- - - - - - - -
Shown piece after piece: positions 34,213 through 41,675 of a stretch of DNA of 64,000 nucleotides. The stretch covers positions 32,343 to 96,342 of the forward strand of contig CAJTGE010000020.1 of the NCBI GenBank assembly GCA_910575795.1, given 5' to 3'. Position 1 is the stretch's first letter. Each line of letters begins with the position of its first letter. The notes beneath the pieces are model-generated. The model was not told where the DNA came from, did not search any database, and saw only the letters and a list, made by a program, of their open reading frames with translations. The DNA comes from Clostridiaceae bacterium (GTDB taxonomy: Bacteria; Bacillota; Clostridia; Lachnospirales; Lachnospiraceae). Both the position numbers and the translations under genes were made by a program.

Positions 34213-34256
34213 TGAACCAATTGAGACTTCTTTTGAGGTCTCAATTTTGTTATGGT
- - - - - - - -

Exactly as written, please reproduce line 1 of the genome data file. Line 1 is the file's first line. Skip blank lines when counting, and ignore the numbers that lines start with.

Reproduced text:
Shown piece after piece: positions 34,213 through 41,675 of a stretch of DNA of 64,000 nucleotides. The stretch covers positions 32,343 to 96,342 of the forward strand of contig CAJTGE010000020.1 of the NCBI GenBank assembly GCA_910575795.1, given 5' to 3'. Position 1 is the stretch's first letter. Each line of letters begins with the position of its first letter. The notes beneath the pieces are model-generated. The model was not told where the DNA came from, did not search any database, and saw only the letters and a list, made by a program, of their open reading frames with translations. The DNA comes from Clostridiaceae bacterium (GTDB taxonomy: Bacteria; Bacillota; Clostridia; Lachnospirales; Lachnospiraceae). Both the position numbers and the translations under genes were made by a program.